Every year, Studio H teaches high school and middle school students from Berkeley’s REALM Charter School how to design and build public architecture projects. Since this year’s theme centered on housing, the Studio H class designed and built two identical 112-square-foot tiny “homes”—each approximately 7 by 16 feet—atop trailers. One structure was donated to the social service-minded Opportunity Village in Eugene, Oregon, where it will be used to provide transitional housing to the homeless. The second abode is up for auction on eBay, with a starting price of USD $10,000.
While the tiny portable dwelling isn’t what would be considered livable for most individuals—the mobile building lacks a bathroom, kitchen, and plumbing—it could serve as an excellent retreat or writer’s hut. Built with stud-framed construction, the well-crafted structure is partially clad in reclaimed and stained palette wood siding, while gray Delta Rib 3 metal panels top the roof and an exterior wall. Clerestory windows and other glazed openings bring natural light into the small space.
Related: Studio H Receives $40,000 Grant from the National Endowment for the Arts!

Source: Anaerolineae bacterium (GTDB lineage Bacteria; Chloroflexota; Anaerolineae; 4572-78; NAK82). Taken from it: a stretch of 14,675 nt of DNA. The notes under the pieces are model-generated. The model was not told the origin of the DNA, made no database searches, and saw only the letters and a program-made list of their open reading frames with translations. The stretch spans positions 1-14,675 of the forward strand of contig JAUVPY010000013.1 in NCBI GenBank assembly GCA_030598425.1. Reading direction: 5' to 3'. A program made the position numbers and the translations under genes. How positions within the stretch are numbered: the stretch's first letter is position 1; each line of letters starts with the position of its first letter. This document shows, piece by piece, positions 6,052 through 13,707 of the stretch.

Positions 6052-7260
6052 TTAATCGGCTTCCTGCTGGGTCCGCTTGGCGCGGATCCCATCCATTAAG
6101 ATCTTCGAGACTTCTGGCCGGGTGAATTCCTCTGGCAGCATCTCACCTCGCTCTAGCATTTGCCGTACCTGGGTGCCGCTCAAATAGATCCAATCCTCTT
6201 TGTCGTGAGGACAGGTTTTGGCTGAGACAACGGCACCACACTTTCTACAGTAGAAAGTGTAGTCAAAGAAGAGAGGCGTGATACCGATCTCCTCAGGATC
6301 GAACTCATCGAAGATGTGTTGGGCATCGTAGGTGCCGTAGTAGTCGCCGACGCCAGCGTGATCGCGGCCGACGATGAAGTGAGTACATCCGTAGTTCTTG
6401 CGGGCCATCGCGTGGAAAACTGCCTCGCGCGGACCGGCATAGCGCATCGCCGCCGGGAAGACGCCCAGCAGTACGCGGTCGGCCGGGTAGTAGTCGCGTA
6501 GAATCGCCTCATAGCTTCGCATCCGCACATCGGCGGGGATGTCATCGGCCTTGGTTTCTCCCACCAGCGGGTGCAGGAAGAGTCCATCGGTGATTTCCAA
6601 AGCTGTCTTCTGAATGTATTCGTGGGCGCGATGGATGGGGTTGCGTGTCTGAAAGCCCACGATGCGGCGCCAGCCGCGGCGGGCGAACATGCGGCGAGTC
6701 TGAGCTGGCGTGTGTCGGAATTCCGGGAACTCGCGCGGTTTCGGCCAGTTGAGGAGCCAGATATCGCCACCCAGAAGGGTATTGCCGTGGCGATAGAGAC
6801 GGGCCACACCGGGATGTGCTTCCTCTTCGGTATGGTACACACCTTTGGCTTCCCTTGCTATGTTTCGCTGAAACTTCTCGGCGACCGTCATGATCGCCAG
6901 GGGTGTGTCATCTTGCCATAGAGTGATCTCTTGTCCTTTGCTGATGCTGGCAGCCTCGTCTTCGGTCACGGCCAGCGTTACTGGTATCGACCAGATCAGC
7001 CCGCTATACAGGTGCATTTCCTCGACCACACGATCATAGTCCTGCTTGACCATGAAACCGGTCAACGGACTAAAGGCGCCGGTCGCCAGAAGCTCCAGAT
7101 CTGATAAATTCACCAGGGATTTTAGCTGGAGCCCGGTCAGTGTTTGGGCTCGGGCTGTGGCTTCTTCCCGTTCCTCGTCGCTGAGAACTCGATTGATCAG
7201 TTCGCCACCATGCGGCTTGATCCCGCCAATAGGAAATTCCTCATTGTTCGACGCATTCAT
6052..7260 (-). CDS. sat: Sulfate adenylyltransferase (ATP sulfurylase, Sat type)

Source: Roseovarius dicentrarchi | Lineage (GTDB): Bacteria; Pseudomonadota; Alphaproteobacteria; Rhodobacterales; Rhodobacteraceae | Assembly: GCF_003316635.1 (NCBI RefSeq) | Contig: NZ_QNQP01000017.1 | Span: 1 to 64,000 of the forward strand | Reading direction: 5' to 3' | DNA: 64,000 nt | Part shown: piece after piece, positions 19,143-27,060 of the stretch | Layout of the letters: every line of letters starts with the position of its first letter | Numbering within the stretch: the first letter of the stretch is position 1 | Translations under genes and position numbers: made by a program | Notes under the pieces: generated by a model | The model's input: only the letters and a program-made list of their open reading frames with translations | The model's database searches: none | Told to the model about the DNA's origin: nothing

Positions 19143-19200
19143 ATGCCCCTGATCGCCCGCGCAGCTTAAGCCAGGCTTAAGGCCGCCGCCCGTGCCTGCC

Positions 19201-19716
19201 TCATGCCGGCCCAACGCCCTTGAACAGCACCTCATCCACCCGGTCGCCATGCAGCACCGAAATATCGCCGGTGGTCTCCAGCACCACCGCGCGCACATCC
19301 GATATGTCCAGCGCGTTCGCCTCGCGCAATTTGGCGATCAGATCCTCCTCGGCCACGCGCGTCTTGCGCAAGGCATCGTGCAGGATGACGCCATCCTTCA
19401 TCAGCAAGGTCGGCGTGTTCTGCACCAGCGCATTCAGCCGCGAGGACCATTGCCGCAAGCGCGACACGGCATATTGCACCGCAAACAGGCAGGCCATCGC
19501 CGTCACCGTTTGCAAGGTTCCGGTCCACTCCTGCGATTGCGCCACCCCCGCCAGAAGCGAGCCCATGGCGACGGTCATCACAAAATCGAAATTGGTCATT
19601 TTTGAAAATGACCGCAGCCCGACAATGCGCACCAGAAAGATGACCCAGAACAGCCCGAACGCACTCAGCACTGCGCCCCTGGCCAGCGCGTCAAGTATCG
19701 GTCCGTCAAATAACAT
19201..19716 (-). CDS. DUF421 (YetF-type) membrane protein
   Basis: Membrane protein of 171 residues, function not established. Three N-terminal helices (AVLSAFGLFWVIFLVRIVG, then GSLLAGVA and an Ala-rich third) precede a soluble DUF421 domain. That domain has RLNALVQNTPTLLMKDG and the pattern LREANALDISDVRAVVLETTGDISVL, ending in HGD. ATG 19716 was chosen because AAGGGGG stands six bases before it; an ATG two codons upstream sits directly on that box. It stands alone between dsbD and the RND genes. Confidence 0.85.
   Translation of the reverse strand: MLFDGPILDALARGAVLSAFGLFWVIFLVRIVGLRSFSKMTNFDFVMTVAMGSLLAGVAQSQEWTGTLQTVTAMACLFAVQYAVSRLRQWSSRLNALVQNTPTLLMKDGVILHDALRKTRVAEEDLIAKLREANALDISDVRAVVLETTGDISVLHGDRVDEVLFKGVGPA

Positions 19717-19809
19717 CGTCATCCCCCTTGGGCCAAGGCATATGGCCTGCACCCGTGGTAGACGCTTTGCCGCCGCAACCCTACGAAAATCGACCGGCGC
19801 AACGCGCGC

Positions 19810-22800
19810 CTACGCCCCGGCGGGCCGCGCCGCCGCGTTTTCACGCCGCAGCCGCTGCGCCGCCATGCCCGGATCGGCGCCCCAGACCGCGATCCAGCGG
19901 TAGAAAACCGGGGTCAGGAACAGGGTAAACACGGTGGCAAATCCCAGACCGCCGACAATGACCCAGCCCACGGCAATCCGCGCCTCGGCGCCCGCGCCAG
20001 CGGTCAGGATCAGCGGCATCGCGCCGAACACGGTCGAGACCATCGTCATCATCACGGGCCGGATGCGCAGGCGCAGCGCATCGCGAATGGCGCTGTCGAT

The all-white open-plan interior is kept minimalist but customizable, featuring a lofted bed with storage space and a small cabinet. The home will also include four 250 W solar panels (battery sold separately), an electrical inverter, as well as installed electrical switches and boxes. The home is on sale for a starting bid price of USD $10,000 and has a ‘But It Now’ price of USD $20,000. The trailer has been permanently registered in California and includes the state license plates. The home can only be delivered to U.S. addresses.
+ Studio H’s Tiny House eBay Listing
+ Studio H
Hi & good day to all. Foremost is my induction into this interesting group and my best gratitude. It is my 1st entry into group of this kind and I like the contents very much. Good, informative, well documented formed up my comments. I am particularly taken in by seeing boys and girls in gears actually working on the project. Sadly, this is not a common sight in my country that is Malaysia. Well, I will definitely be reading whatever article/s from this site, thank you.